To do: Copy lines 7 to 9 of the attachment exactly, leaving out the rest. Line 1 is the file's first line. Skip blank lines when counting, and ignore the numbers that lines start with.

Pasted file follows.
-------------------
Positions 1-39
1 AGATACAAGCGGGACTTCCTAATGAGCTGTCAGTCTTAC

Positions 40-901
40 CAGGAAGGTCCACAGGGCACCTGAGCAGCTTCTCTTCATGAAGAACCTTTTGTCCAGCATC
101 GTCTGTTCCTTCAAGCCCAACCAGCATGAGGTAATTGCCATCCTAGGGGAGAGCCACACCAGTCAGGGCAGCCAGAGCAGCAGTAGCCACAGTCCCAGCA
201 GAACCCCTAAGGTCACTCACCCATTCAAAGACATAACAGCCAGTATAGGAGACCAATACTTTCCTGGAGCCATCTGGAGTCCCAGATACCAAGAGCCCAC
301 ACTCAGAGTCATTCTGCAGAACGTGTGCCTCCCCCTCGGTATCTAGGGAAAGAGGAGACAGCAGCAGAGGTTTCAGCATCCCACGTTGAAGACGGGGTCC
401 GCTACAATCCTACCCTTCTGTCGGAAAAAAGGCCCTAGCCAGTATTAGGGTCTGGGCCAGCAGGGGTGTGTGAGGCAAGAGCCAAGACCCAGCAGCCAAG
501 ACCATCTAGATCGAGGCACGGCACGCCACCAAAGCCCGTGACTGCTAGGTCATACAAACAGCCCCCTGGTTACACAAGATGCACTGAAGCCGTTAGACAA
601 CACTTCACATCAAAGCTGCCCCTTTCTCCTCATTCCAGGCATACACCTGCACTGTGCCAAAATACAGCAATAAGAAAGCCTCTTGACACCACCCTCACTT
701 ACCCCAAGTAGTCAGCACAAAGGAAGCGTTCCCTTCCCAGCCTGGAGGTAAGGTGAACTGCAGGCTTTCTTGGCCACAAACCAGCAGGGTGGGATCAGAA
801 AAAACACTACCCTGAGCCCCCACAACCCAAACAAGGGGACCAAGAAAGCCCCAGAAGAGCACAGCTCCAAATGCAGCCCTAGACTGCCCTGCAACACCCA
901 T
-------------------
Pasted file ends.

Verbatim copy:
301 ACTCAGAGTCATTCTGCAGAACGTGTGCCTCCCCCTCGGTATCTAGGGAAAGAGGAGACAGCAGCAGAGGTTTCAGCATCCCACGTTGAAGACGGGGTCC
401 GCTACAATCCTACCCTTCTGTCGGAAAAAAGGCCCTAGCCAGTATTAGGGTCTGGGCCAGCAGGGGTGTGTGAGGCAAGAGCCAAGACCCAGCAGCCAAG
501 ACCATCTAGATCGAGGCACGGCACGCCACCAAAGCCCGTGACTGCTAGGTCATACAAACAGCCCCCTGGTTACACAAGATGCACTGAAGCCGTTAGACAA